Libyan military units defecting; Gadhafi left with ex-Soviet special forces

Tuesday, February 22, 2011   E-Mail this story   Free Headline Alerts

CAIRO Units of Libya's military were said to be defecting to the opposition in the war to oust the regime of Col. Moammar Gadhafi.

Opposition sources said Libyan Army soldiers have refused orders to fire on anti-regime demonstrators while pilots have flown their aircraft abroad. They said in some cases entire Libyan units, despite threats of execution, have joined the protesters in their effort to topple Gadhafi, reported to have already found asylum.

The sources said Gadhafi could no longer rely on his military and much of his police. They said the remaining loyalists were his Presidential Guard and special units comprised of foreign mercenaries, many of whom are from the former Soviet Union.

"They are just firing at everybody with everything they have, including machine guns and anti-tank missiles," another opposition source said.

The defections within the military were said to have alarmed Gadhafi.

"There have been several cases which a Libyan Army unit attacked Gadhafi's security forces rather than join them," an opposition source said.

[On Feb. 21, the British Foreign Secretary William Hague reported that Gadhafi was seeking asylum abroad. Hague said the Libyan leader has escaped and was heading for Venezuela. Later, a Libyan official said Gadhafi was still in Tripoli.]

The Qatari satellite channel A-Jazeera reported that Libyan military officers issued a statement that called on their colleagues to defect. It was not clear how many officers signed the statement.

One Army unit that joined the anti-regime forces was identified as the Thunderbolt Battalion. The sources said Thunderbolt attacked the Presidential Guard, the personal force of Gadhafi, in Benghazi, the second largest city in the North African state.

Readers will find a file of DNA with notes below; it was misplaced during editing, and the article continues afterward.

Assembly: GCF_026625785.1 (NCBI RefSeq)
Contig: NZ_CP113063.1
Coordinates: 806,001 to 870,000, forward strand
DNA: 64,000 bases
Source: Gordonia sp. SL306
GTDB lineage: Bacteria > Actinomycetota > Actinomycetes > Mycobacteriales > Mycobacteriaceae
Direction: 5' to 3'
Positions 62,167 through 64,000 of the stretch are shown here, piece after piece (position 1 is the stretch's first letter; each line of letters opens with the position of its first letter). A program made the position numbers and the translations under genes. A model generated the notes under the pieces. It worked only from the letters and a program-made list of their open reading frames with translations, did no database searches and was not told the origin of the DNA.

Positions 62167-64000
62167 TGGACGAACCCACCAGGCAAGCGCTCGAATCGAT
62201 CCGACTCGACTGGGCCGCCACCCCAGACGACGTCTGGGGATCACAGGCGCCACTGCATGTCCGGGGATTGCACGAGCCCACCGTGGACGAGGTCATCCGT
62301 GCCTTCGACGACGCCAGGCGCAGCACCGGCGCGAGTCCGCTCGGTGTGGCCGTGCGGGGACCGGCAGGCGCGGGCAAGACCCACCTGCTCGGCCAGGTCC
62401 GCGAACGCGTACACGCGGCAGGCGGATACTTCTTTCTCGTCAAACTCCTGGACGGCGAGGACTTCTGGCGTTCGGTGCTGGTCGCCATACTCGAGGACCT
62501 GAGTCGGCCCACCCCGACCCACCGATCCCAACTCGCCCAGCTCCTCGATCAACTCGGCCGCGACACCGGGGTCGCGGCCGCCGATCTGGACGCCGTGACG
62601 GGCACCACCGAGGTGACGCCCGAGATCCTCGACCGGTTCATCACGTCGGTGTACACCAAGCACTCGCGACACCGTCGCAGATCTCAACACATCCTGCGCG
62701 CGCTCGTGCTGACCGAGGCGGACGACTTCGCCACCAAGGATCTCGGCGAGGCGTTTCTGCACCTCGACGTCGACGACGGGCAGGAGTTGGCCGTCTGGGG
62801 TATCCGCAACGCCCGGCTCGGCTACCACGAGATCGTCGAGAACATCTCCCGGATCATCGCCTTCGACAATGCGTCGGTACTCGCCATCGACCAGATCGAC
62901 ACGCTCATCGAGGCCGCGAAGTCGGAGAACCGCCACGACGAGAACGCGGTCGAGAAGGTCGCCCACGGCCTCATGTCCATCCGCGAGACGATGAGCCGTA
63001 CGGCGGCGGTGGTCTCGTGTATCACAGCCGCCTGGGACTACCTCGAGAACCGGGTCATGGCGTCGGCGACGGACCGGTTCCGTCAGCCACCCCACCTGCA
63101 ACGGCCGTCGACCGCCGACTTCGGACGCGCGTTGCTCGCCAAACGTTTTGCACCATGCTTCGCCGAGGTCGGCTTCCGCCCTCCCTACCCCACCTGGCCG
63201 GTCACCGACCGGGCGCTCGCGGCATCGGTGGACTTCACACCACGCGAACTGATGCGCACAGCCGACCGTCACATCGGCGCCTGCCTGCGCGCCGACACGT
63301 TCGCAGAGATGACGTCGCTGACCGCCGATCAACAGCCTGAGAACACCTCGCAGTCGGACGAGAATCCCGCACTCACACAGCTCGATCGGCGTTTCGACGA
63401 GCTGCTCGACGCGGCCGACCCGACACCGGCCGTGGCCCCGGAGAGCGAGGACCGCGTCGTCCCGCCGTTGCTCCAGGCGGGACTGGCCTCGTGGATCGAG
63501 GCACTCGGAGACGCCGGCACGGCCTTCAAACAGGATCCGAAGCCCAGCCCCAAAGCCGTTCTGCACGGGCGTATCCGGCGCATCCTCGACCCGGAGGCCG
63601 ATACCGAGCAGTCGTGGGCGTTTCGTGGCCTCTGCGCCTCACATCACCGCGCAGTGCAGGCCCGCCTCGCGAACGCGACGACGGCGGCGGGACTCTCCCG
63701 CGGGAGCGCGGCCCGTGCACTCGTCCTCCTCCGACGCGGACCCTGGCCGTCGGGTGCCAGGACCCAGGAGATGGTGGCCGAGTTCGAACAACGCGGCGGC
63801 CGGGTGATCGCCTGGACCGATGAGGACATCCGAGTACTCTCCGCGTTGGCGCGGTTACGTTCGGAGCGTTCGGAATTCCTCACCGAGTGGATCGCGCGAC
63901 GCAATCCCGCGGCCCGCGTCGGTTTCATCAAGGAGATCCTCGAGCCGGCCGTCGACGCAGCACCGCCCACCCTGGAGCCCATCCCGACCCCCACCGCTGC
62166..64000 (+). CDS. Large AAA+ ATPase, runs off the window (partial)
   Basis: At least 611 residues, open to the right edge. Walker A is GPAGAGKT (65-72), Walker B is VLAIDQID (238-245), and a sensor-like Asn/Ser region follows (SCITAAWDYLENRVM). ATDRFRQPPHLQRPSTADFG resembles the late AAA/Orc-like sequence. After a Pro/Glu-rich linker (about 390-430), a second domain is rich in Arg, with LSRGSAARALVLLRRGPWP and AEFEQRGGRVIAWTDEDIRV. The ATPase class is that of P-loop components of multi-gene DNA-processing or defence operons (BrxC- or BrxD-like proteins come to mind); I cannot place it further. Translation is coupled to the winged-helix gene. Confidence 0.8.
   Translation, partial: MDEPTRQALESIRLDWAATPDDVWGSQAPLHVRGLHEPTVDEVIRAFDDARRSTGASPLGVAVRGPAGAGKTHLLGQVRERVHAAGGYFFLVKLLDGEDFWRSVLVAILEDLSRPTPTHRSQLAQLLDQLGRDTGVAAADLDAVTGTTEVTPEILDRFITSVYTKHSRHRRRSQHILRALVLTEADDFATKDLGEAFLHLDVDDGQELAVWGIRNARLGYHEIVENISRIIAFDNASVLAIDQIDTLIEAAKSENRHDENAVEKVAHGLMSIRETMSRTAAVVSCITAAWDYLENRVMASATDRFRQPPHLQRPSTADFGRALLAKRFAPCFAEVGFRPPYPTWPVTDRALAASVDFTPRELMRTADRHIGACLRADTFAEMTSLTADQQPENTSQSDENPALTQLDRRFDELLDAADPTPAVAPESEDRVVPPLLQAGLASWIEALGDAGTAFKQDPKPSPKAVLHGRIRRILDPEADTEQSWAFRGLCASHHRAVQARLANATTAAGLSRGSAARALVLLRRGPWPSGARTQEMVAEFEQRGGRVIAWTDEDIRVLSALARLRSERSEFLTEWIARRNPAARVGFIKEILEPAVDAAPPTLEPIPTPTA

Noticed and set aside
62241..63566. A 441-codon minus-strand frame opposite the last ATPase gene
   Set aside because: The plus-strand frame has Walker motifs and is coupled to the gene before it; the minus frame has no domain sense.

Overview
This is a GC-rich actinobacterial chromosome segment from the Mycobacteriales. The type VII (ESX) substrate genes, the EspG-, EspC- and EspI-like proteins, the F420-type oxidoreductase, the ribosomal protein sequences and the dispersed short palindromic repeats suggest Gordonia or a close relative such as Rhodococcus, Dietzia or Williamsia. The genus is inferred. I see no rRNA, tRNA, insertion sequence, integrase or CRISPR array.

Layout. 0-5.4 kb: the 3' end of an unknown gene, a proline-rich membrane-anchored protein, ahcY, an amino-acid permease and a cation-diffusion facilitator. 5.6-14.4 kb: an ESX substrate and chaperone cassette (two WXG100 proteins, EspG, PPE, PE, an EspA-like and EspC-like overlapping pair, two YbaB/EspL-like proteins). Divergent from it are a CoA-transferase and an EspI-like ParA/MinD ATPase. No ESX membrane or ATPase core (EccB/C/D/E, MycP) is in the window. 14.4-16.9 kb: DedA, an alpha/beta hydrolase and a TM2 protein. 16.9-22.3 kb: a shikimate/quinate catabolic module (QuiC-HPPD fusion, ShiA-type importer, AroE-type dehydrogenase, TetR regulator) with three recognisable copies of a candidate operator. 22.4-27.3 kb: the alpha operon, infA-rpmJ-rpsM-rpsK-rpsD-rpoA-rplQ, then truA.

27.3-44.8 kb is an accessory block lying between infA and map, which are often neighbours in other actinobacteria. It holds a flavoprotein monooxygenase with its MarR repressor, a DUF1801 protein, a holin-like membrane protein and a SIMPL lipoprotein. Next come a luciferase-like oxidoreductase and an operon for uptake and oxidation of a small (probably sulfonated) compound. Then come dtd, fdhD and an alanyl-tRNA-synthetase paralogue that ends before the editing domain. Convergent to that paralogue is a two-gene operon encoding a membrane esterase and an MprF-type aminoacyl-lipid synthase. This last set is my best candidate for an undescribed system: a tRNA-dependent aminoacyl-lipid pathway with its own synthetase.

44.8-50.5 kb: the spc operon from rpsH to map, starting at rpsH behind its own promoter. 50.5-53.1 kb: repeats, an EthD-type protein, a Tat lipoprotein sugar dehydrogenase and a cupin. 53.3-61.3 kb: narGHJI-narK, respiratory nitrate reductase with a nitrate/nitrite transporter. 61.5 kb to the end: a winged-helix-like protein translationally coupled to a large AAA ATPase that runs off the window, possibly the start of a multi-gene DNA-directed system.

"Thunderbolt played a significant role in the opposition takeover of Benghazi," the source said.

The sources reported the first defections of Libyan soldiers on Feb. 20 in Benghazi. They said both soldiers and officers refused orders by the military brass to shoot protesters and were instead allowing them to take over facilities and seize weapons.

So far, more than 600 people have been killed in the opposition campaign against the 68-year-old Gadhafi. The sources said protesters have taken over several cities and torched parliament, government buildings, police stations in the capital of Tripoli.

The sources said Gadhafi has demanded that both the Air Force and Navy fire on units that refuse orders to battle protesters. At the same time, two Libyan Air Force aircraft, identified as the French-origin Mirages, landed in Malta and their pilots requested asylum.

For its part, the regime has maintained that the military remained under control but acknowledged the opposition seizure of military bases and heavy weapons. The son of Gadhafi, Seif Al Islam, appeared on state television and asserted that his father would not leave office. Seif warned of a civil war in which Libya's oil fields would be destroyed.

"The armed forces are with him," Seif, his first public appearance in months, said. "Tens of thousands are heading here to be with him. We will fight until the last man, the last woman, the last bullet."

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